Learning from the leaders
Steering a digital supply-chain transformation so that it avoids these pitfalls is no trivial exercise. Nor is there is a magic formula or one-size-fits-all approach that guarantees success. When we look at companies with high-performing digital supply chains today, we see a number of archetypes (not one model) with some common threads across them. Critically, while all these organizations make extensive use of advanced digital technologies in their supply chains, those technologies were only one component of a far more holistic effort, which always has the human element at its heart. Let’s look at three examples.
The human side of digital supply chains
Aligning on a single, clear objective in high tech
Operating in a particularly fast-moving, volatile part of the IT industry, one component manufacturer already had an efficient and high-performing supply chain. Over time, however, customers began to demand even faster delivery and the ability to change their order mix at the last minute. With lead times of more than 30 days to fulfill orders placed by customers in the West for products manufactured in China, the company found itself in an uncompetitive position.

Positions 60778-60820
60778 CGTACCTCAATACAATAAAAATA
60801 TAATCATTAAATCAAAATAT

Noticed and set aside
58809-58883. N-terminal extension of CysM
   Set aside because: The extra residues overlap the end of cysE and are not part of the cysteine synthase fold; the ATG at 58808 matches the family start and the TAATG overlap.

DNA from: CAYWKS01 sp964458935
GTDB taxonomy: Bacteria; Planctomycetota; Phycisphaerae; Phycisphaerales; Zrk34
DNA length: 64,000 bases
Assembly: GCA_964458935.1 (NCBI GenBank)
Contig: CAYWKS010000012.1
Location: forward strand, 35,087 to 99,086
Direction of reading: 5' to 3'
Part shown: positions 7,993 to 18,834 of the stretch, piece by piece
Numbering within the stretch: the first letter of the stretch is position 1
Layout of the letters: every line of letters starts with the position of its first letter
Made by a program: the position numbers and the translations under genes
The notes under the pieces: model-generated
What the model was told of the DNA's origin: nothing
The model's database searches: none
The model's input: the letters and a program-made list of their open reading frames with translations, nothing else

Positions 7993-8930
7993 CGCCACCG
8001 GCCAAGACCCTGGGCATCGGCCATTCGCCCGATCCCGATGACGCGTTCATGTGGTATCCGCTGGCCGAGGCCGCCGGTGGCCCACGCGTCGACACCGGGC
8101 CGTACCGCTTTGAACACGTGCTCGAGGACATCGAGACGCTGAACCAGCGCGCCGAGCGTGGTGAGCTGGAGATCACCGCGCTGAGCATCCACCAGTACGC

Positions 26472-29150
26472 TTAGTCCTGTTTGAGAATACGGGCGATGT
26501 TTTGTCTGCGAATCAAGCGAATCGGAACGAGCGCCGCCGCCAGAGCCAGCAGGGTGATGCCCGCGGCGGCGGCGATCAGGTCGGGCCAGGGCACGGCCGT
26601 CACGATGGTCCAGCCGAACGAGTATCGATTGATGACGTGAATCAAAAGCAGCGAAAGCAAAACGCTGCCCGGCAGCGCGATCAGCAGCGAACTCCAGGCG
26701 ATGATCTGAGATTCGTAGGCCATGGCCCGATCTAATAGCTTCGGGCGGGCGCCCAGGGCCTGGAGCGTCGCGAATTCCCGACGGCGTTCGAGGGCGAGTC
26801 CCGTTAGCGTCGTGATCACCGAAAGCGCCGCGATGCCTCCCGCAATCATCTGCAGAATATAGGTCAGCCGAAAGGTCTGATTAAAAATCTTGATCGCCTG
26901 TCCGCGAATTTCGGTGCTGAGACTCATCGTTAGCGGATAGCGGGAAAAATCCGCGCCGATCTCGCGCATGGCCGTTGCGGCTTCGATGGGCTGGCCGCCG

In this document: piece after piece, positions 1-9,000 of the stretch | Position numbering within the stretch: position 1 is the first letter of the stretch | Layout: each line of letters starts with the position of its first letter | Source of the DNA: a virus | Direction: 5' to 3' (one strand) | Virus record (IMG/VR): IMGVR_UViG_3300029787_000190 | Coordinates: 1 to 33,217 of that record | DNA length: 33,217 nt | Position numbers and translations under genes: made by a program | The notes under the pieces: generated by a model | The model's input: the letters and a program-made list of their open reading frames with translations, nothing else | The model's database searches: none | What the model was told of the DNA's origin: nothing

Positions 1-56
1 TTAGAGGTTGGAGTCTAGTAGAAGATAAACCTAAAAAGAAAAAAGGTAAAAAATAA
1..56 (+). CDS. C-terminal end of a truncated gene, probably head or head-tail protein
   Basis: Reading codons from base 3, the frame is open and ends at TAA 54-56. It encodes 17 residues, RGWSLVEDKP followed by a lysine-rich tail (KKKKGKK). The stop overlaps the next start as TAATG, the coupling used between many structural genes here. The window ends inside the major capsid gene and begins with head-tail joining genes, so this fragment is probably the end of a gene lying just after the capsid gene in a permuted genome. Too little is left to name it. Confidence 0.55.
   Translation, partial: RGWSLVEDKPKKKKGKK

Over a multi-year period, the organization embarked on a comprehensive supply-chain transformation, built around a single business objective: reduce lead times to the minimum possible while keeping cost under control. Having a single, clearly understood business goal helped everyone in the company to support and align behind the multiple changes that were required across the supply chain.
Some of those changes, like lights-out factories in China or real-time integrated planning and scheduling, involved new digital technologies. Others were around processes. The company segmented its product lines and customer base, for example, and developed tailored supply-chain processes for specific segments. It introduced postponement into its manufacturing processes, assembling finished goods on demand from components stocked close to its customers. Ultimately, the transformation effort allowed it to reduce overall lead times by more than 80 percent, with most orders fulfilled in less than five days.